Tuesday, December 23, 2008

The big myth

The big myth is one of the things that infuriates me most - the belief that things are best if they are big. Particularly in the business world.

The general principle behind this myth is that the bigger you are the more you are able to compete and the more you are able to insulate yourself against economic problems, but as we've seen with a number of very large companies from Exxon to Woolies this isn't the case.

The basic theory behind the big myth is the same as that used by big government - that by centralising everything you minimise the bureaucracy and are able to concentrate more on doing "the business", but as anyone who has worked for a large corporation knows that isn't what happens in reality. Instead the bureaucracy grows exponentially and you end up with an organisation that is tied up in red tape.

Worse still, you end up with people who are unable or unwilling to do anything off the cuff - which actually stifles the innovation which companies need to move forward. With little innovation internally the company finds that the only way it can find innovative new products is by buying up smaller companies that somehow come into its radar. They are then swallowed up whole and quickly turn from dynamic innovative companies into just another corporate arm with the usual red tape and petty corporate thinking.

It's the same with government. The more you centralise, the more bureaucratic and unwieldy it becomes and the less responsive it is to the needs and requirements of local populations - what is decided in Westminster and implemented through various "corporate arms" of government may be suitable for Hackney but entirely inappropriate for a village in Dorset.

Even though we've had a degree of devolution - except for England - the fact is that centralisation has actually got worse over the last ten years with more and more power concentrated with the EU. It's ridiculous to think that an organisation based in Brussels issues directives that have to be implemented the same way in every part of Europe.

Just as it is daft to assume that the requirements of that Dorset village are the same as Hackney it is equally ludicrous to assume that the requirements of a German city are the same as a Spanish hamlet - but that is the situation centralisation creates so an Indian restaurant in Solihull is required to obey the same rules as a Greek taverna in Santorini in the interests of "fair competition" even though it is plainly daft to imply that the taverna and curry house are in competition with each other. But thems the rules - and to ensure those rules are implemented the government (the EU) creates a vast bureaucracy to oversee their implementation AND requires businesses to create their own bureaucracy to monitor that.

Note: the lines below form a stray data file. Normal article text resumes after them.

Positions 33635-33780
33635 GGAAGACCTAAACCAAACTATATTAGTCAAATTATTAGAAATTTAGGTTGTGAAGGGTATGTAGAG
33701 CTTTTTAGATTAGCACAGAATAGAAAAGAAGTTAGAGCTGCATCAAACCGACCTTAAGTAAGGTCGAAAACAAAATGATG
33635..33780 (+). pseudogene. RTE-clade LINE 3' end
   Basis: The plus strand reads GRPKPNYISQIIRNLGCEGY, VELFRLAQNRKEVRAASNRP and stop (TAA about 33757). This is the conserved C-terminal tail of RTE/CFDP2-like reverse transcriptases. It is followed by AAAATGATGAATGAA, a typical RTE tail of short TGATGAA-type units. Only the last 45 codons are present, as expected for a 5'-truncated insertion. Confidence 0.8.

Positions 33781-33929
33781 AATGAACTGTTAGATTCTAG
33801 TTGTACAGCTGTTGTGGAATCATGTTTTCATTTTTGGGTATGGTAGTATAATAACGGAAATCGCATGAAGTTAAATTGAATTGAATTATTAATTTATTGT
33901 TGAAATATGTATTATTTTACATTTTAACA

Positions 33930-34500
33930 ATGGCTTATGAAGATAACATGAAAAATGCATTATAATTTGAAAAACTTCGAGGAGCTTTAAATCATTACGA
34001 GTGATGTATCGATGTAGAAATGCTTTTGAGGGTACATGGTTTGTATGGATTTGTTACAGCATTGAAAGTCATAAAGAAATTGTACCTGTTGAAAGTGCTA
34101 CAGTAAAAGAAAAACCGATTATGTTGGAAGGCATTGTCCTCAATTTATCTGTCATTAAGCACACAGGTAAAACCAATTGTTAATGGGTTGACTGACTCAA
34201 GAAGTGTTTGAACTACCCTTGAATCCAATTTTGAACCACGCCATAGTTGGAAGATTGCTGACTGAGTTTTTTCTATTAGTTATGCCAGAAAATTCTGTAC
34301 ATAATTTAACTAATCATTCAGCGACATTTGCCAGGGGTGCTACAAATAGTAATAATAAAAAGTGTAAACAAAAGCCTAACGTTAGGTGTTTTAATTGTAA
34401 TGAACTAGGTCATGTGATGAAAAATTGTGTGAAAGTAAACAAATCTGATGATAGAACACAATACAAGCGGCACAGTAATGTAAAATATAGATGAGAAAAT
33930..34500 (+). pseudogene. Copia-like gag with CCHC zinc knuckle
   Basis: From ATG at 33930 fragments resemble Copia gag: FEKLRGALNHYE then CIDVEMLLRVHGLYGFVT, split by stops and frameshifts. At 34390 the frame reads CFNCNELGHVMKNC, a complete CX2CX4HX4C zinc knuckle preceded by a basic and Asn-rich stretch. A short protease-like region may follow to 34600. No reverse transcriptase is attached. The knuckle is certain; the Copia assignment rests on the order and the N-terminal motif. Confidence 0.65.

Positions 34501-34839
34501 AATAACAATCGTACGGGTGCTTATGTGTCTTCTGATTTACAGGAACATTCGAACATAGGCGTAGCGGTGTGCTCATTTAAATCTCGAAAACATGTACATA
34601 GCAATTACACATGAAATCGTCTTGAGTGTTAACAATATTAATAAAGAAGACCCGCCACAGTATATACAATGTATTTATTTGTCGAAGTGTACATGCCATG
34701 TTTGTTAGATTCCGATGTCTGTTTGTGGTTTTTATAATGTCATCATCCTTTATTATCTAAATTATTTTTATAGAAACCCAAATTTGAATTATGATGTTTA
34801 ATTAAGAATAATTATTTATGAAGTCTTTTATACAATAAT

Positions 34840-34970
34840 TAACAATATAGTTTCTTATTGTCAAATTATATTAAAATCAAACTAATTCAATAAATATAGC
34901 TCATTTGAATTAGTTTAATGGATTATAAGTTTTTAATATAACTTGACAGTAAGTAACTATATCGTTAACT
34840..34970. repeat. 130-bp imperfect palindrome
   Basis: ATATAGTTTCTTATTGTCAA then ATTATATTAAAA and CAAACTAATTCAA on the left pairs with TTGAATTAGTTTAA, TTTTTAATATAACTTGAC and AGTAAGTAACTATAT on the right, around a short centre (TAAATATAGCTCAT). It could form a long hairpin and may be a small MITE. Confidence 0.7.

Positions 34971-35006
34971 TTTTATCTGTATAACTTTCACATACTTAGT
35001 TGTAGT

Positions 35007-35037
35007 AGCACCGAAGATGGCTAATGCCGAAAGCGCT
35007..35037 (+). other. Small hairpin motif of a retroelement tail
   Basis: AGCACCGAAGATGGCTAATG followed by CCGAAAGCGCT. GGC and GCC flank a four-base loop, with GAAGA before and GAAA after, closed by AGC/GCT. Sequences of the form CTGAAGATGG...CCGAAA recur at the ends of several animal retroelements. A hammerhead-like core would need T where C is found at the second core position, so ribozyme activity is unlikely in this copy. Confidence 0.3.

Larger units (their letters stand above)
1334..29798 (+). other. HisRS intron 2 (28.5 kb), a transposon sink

The result of this is that large companies immediately have an unfair advantage over smaller companies because giant corporations already have that vast bureaucracy in place. When the EU issues a directive the corporation can swiftly implement it - it costs a fortune to do so, but they are more easily able to absorb those costs. Small companies can not. But regardless of whether they trade internally only or export as well, they ALL are required to implement EU directives.

So centralisation encourages corporatism and corporatism stifles the lifeblood of progress - competition and innovation. Corporations are also slaves to a single criteria - the share price. There are large corporations which are extremely healthy with excellent profit margins, strong order books and cash in the bank - but because their share price isn't doing as well as it could be they are being forced to "restructure" even though there is no real need to. But the share price is the single issue on which their performance is judged and the only concern of the CEO - so jobs are cut, lives are devastated and families ruined all for the sake of a share price.

The big myth has dominated thinking since the end of World War 2. Ever since then we have been duped into thinking bigger means better. Our successful and thriving car and aviation industries were merged into large corporations by governments that believed big was best - and as a result we have neither a car industry nor an aviation industry worthy of the name today.

The big myth is the reason why we now have big government and big corporations (I don't mean just business corporations - there are others too such as trades unions and NGOs) who are utterly reliant on one another.

In a day and age when the word "diversity" is bandied about with gay abandon we've lost touch with the fact that where we really need diversity is in business and government. Business thrives on competition and local populations have different needs up and down the country. Neither can be achieved by centralising power into fewer hands and giving control to vast bureaucracies.

1 comment:

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